Market-watchers looking for holiday cheer would be hard pressed to find any in the December Credit Managers' Index (CMI), published by the National Association of Credit Management (NACM). The Combined Index fell dramatically from 57.1 to 55.6, erasing most of the gains made in the last few months and taking the CMI back to levels not seen since the middle of summer. Though the manufacturing index fell by a full point from 56.7 to 55.7, it was the service sector’s two-point fall from 57.5 to 55.5 reflecting a slow response to Christmas and a slowdown in the housing sector that delivered the hardest blow.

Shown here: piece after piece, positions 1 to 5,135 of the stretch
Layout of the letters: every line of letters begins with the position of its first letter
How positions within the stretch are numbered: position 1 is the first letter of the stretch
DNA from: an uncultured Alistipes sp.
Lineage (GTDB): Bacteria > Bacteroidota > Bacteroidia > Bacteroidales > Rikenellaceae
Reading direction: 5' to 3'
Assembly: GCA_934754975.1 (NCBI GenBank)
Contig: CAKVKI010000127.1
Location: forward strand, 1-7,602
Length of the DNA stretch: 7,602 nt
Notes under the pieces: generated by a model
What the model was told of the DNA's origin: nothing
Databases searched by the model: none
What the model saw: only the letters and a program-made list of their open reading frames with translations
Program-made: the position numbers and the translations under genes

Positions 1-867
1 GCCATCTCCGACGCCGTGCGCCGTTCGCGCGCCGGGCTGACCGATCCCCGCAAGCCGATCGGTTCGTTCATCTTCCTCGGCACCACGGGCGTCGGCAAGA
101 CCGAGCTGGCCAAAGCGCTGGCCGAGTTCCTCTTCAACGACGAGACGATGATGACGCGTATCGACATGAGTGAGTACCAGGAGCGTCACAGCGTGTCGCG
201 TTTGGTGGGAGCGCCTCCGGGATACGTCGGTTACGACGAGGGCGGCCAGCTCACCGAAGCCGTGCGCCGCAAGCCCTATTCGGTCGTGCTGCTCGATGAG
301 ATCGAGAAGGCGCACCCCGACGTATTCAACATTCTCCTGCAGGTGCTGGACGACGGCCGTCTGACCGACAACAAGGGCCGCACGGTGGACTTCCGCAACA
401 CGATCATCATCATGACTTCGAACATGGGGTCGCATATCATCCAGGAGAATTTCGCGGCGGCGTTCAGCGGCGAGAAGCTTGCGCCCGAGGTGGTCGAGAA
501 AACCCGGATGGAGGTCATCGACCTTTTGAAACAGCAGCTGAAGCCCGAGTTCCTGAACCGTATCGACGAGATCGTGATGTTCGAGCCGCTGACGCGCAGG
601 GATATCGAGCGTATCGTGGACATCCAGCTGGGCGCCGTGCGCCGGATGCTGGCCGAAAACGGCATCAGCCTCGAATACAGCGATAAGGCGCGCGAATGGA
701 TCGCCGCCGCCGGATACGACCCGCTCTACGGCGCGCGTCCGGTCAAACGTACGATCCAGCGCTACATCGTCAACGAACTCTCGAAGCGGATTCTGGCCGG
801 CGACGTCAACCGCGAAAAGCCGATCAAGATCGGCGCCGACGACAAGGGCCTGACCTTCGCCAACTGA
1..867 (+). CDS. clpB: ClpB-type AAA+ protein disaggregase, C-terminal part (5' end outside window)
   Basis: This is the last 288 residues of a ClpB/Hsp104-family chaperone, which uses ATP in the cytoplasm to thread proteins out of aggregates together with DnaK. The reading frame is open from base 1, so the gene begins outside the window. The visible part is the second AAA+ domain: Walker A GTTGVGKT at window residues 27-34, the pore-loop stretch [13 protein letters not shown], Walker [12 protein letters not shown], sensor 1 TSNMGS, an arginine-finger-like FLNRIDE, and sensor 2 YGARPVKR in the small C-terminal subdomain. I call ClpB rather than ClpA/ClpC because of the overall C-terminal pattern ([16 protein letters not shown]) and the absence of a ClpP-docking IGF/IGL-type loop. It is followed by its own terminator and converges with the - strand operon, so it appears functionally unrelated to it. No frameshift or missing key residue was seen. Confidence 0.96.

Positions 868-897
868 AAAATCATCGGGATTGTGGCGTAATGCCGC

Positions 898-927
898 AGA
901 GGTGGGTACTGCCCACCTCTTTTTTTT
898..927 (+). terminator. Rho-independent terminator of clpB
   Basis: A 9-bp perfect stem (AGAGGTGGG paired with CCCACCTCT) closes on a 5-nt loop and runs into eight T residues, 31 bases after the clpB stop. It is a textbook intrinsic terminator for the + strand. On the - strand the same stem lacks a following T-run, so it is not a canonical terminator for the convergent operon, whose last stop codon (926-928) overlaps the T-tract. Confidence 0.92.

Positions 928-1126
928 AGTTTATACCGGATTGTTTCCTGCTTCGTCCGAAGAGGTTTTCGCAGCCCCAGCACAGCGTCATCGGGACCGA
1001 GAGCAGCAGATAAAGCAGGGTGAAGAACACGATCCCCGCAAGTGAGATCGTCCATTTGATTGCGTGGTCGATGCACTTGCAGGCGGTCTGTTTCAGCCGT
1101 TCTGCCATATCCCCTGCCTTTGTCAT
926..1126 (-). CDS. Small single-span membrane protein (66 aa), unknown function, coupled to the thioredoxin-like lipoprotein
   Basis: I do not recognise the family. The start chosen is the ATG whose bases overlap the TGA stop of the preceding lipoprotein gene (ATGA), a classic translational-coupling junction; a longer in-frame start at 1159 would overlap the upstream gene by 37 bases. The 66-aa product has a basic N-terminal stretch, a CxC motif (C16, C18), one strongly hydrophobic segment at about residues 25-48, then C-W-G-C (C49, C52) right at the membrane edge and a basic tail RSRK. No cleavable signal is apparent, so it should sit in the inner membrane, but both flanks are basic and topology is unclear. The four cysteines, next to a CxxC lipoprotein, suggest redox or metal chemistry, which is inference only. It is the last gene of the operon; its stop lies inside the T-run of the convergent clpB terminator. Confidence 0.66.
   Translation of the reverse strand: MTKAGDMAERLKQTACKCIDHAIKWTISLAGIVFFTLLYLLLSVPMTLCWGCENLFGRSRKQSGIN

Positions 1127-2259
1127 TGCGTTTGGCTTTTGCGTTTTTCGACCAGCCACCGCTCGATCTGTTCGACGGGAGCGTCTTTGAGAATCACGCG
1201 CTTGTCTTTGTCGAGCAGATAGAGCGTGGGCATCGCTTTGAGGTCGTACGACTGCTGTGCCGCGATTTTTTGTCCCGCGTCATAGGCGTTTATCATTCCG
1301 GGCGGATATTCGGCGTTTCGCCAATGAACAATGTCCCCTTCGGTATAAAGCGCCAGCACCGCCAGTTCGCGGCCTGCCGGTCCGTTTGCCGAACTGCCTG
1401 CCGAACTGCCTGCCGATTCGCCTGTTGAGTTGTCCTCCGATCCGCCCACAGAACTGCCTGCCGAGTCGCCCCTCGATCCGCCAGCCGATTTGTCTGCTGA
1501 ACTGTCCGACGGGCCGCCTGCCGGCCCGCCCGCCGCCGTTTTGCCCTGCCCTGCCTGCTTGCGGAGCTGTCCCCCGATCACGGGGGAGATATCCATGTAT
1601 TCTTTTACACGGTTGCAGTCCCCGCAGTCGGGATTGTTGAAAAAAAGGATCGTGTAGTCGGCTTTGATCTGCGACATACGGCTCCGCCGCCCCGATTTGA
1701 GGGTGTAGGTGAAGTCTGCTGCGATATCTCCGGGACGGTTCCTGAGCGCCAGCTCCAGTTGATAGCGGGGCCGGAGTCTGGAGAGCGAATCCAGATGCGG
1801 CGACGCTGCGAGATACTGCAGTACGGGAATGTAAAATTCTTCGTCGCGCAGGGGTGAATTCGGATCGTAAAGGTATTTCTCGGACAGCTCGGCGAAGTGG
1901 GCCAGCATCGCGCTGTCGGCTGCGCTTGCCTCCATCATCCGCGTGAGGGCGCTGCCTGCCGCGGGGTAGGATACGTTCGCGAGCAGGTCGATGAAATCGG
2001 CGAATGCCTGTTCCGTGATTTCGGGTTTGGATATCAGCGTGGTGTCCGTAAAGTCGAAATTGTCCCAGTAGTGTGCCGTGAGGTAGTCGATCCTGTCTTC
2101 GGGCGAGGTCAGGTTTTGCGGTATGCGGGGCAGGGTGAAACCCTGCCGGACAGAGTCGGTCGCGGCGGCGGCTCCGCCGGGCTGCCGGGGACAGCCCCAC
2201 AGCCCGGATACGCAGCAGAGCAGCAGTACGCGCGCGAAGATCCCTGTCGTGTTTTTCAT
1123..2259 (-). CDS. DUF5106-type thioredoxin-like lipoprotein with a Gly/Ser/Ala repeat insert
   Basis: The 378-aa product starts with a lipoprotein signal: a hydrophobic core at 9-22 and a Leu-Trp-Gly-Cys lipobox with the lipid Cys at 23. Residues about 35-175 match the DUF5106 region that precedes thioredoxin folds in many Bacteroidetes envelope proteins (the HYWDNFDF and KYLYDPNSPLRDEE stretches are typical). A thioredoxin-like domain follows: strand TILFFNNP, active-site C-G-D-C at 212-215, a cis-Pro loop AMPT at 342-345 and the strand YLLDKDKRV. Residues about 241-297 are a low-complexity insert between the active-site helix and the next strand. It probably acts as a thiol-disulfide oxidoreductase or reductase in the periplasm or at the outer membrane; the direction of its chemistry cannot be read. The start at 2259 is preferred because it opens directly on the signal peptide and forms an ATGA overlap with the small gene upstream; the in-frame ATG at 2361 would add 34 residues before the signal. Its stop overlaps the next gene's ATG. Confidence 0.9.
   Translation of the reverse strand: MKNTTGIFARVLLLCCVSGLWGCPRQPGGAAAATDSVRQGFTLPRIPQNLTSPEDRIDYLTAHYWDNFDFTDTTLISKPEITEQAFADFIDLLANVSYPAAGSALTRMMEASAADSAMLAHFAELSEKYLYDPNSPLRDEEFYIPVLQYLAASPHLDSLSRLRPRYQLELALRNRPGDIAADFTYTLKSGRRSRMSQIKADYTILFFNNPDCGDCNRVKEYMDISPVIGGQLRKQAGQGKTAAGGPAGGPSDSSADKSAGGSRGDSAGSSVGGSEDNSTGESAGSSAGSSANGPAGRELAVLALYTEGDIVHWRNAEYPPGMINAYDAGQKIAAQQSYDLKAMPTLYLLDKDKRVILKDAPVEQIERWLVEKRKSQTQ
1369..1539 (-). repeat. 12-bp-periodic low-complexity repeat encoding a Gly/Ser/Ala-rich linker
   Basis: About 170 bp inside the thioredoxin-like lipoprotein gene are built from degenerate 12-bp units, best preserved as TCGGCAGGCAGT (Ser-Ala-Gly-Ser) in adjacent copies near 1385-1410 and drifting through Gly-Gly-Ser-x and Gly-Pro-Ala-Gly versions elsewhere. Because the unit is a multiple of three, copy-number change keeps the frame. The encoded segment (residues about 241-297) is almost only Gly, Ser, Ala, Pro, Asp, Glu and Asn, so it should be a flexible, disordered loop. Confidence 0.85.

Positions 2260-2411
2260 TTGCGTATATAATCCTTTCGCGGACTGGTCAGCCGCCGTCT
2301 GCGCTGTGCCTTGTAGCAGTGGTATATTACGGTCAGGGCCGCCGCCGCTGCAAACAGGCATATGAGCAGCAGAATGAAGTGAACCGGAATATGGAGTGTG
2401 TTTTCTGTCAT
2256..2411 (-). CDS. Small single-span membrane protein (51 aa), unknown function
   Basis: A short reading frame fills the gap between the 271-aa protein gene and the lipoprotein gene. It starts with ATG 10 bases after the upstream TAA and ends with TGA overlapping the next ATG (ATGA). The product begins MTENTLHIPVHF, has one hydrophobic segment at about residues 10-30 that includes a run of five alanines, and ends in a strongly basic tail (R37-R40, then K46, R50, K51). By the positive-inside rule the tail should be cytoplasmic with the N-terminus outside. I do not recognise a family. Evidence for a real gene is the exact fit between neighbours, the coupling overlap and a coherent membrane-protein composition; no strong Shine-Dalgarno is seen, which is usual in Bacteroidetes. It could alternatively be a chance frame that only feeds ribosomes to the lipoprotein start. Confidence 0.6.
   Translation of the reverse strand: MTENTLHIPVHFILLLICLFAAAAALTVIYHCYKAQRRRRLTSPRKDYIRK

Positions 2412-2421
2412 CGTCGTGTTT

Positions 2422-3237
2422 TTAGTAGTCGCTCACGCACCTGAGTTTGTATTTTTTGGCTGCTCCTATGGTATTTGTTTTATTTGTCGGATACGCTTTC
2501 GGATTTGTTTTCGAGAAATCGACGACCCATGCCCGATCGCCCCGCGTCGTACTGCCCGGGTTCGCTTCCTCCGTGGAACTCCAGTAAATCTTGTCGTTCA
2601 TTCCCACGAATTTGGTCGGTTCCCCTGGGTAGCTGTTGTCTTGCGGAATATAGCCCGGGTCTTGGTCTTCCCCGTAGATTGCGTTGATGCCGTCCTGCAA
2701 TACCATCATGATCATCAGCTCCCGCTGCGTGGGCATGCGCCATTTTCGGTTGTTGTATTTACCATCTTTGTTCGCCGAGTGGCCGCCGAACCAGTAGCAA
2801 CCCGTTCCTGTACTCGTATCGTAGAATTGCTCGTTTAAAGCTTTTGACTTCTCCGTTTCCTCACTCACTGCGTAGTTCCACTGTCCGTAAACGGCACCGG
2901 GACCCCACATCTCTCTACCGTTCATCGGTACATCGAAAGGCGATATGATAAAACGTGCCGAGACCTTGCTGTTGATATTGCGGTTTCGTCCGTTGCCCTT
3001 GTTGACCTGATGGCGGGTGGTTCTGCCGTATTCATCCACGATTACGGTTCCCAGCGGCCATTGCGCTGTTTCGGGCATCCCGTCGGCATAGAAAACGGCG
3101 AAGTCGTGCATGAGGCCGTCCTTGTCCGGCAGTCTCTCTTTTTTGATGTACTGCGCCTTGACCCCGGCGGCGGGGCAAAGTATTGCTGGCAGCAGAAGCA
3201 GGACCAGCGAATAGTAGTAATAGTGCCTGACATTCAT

The CMI’s four favorable factors registered the biggest declines, as the gains made in the second half of the year seemed to evaporate. Overall, the favorable factor index fell from 61.3 to 59.3, driven by a sharp reduction in sales, which stumbled from 63.4 in November to 58.7 in December, marking the fifth lowest sales reading in the last 12 months. New credit applications dropped by two points from 59.2 to 57.2, a reading not seen since April, and dollar collections slipped a full point from 59.7 to 58.7. The smallest drop occurred in amount of credit extended, from 63.2 to 62.6, which could be the only silver lining in the favorable factor index. "This suggests there might be an opportunity to recover in the coming months," said NACM Economist Chris Kuehl, PhD. "It gives some faint hope that many companies are still interested in making credit available to the customers they trust."